New FCC Rules on Write-In Candidates to Go Into Effect March 14
WASHINGTON — Broadcast stations will have to take a few additional steps in assessing political advertising from purported write-in candidates beginning March 14, including conducting a review of the candidates’ social media presence and whether they’ve created campaign websites.
The measures, outlined in a Federal Register notice, are intended to help determine if a candidate has made a “substantial showing” of a bona fide candidacy. Such a showing is necessary to show a write-in candidate is entitled to take advantage of the Federal Communication Commission’s political broadcasting rules.
Generally speaking, these rules govern the circumstances under which broadcast stations air politically related advertisements.
They include ensuring that legally qualified candidates for federal office have “reasonable access” to buying advertising time on commercial stations; that qualified federal, state and local candidates have “equal opportunities” to have their views heard on the air; that candidate-sponsored ads are not being wrongly censored; and that broadcast stations maintain online political files for public inspection.
The second change going into effect is more a matter of bookkeeping, conforming FCC rules to the requirements of the Paperwork Reduction Act.
In this case the new rules will require broadcasters to include, in their online public files, information about the sale of advertising time to non-candidate buyers who convey a message on a matter of national importance. This rule will be effective after additional review to assess the rule’s compliance with the Paperwork Reduction Act.
What it boils down to is it’s not enough to simply declare oneself a write-in candidate if one wants to qualify for protection under FCC rules. The facts set forth by the purported candidate determine the seriousness of their campaign.
So, what factors can a broadcaster look at to determine if a write-in candidate has met the “substantial showing” of a bona fide candidacy?
They include whether the candidate is actively getting out and campaigning, making speeches or appearing at rallies and the like. It also takes into account whether they’ve opened a campaign headquarters and have volunteers passing out literature or putting up yard signs.
The new rules also add social media activity and a campaign website to the factors to be considered.
In doing so, the FCC notes in the Federal Register that the National Association of Broadcasters supports this revision.
“In so doing, it agree[s] with the FCC that modern candidates routinely use social media and campaign websites to share their views and solicit votes and financial contributions.
“Recent articles reinforce that bona fide political campaigns use major social media platforms, such as Twitter, Facebook and Instagram, to share campaign updates, communicate with voters, advertise, solicit support and fundraise, and that such engagement in social media use typically increases donations for new politicians,” the agency says.
“In addition, social media platforms enable political campaigns, especially for new or lesser known candidates, to build support by disseminating campaign updates and targeting advertisements to potential voters, and they provide sophisticated tools to regularly measure user engagement,” the notice continues, adding, “It also has become common practice for bona fide candidates to use campaign websites to connect to a wide audience of potential voters and facilitate direct communication and fundraising.”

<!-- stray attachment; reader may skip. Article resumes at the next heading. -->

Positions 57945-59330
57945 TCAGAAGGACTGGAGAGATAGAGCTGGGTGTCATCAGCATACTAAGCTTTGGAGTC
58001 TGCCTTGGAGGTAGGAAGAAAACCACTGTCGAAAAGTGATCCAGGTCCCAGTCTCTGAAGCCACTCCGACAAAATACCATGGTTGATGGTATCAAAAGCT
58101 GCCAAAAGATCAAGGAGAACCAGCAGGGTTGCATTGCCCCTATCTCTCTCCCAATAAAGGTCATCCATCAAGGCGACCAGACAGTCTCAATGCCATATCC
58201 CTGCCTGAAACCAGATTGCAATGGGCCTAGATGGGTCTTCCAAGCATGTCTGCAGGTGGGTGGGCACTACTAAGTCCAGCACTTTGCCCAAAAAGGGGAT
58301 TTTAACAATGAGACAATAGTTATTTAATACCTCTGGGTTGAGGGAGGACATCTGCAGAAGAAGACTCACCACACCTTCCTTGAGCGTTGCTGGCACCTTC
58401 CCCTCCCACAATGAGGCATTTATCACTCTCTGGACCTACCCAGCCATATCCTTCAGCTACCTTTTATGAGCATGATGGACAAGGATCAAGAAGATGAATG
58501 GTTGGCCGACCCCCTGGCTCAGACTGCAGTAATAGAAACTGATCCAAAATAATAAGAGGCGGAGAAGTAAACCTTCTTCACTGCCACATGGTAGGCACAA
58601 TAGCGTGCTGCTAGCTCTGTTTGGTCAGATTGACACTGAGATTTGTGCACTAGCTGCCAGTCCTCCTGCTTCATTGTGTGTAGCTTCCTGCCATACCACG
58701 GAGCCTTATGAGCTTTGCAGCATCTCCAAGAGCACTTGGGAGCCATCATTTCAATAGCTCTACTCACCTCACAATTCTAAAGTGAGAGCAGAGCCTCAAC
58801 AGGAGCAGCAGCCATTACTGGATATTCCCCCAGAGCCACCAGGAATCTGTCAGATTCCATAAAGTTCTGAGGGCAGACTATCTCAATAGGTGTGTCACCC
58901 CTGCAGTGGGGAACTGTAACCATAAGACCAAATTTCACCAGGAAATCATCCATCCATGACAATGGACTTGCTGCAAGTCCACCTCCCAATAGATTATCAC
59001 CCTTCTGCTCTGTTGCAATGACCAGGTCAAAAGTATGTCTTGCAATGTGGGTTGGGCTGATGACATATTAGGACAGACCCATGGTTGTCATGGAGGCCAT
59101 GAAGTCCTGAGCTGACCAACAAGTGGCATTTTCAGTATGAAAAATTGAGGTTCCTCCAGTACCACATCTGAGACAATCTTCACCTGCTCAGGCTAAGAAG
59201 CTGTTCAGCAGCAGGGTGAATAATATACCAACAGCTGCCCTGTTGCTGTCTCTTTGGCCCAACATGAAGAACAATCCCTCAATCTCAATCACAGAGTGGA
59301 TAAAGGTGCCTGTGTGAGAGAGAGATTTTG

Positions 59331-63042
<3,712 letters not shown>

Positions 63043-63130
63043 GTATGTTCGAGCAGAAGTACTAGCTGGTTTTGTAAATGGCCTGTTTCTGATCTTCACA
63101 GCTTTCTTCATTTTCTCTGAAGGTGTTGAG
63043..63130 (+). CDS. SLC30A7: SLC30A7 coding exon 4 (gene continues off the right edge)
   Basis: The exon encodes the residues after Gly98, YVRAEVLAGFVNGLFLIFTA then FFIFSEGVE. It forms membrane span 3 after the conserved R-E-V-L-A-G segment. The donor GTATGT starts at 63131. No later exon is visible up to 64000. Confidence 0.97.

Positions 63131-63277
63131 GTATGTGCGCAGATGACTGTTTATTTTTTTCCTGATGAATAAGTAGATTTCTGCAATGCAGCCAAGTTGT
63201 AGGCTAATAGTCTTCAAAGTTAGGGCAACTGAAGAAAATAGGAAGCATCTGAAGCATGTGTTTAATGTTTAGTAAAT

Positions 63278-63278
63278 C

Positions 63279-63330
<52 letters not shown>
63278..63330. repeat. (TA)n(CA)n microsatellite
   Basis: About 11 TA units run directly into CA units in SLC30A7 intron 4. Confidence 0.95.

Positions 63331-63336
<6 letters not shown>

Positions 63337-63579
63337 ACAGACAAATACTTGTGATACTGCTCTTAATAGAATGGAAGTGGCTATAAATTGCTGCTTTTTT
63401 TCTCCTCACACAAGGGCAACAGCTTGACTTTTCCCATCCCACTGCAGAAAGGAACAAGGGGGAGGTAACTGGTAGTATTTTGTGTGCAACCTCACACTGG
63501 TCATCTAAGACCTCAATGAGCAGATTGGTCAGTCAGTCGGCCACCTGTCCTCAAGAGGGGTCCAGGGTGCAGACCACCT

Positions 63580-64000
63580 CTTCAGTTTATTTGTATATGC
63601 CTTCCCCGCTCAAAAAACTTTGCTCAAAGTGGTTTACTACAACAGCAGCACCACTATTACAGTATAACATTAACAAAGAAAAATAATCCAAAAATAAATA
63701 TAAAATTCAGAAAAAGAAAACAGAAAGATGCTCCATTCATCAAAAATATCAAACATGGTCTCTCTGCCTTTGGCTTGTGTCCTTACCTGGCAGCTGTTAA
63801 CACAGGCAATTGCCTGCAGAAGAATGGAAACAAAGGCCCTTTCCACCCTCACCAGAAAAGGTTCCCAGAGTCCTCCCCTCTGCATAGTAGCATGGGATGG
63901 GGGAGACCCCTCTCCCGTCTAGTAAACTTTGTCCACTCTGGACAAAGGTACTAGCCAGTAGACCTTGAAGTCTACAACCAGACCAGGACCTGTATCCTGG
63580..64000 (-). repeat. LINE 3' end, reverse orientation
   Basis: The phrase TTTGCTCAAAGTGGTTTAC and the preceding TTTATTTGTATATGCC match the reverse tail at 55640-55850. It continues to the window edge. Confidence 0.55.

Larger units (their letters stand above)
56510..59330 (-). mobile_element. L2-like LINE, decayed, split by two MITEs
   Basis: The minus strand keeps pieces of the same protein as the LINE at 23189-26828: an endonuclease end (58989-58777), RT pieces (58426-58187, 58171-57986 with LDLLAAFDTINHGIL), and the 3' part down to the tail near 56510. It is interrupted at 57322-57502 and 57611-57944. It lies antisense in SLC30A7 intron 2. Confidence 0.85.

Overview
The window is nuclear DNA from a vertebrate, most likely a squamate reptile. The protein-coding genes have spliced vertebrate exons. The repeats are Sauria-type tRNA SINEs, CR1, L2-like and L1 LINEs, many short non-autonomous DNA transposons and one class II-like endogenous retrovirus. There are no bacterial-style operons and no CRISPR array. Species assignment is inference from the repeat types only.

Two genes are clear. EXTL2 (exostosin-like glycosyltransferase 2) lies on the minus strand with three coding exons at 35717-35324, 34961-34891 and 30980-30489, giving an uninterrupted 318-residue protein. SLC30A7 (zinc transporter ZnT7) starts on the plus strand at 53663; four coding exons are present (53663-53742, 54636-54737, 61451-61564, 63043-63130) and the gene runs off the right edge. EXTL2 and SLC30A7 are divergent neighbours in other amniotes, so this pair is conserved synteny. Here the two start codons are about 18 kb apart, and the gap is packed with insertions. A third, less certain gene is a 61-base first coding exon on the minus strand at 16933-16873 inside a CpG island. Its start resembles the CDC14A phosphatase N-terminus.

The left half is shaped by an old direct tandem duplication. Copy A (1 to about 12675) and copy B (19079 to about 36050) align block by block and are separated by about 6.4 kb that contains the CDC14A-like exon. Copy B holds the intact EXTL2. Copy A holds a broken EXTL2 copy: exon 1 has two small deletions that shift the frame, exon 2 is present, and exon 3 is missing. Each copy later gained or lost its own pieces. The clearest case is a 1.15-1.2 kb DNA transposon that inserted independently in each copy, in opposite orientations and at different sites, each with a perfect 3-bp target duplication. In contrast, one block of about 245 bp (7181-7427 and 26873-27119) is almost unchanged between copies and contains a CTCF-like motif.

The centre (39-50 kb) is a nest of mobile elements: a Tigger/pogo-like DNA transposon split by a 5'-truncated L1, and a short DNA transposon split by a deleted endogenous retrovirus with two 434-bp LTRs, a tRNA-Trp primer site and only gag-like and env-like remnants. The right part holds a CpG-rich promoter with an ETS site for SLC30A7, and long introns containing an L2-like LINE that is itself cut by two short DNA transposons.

One interesting wrinkle spelled out in an FCC Fact Sheet and the order itself is that in order to be considered a legally qualified candidate, some real world activity is required. A write-in candidate can’t simply show up on the web alone and hope to be taken seriously under the law.
As the FCC noted, again referencing a statement by the National Association of Broadcasters, “Given the simplicity of creating and running a social media account or website, certain stipulations should apply to ensure the legitimacy of candidates. Otherwise, any individual with a Facebook, Twitter or Instagram account could claim status as a legally qualified candidate. …
“At NAB’s suggestion, we include language in the substantial showing rules that specifically states that ‘[t]he creation of campaign websites and the use of social media shall be additional indicators of a bona fide candidacy, not determinative factors,’” the agency said.
Further, the rule places the burden of demonstrating that a write-in candidate should be considered legally qualified squarely on the candidate’s shoulders.
It also states that should a dispute arise, the broadcaster’s good faith evaluation of whether the candidate qualifies should be shown deference by the agency.
“It should be noted that [the agency’s] Media Bureau has long interpreted the commission’s substantial showing rules in this manner,” the FCC said. “Given the dearth of comments on this question [when comment was sought on the proposed rule], including from political candidates and the public, we decline to amend our rules.
“However, we will address these issues based on the facts and circumstances of each particular case in keeping with this interpretation,” the agency added.
Another wrinkle to note is that the agency declined to add digital marketing and advertising to the list of recognized modern campaign practices.
“No commenter [on the proposed rule] expressly supported or even addressed the addition of other such activities to the list of recognized campaign activities set forth in the rules. In the absence of any support or comment in the record on this issue, we conclude that the addition of other activities to the list is not warranted at this time,” the FCC said.
Dan can be reached at email@example.com and at https://twitter.com/DanMcCue
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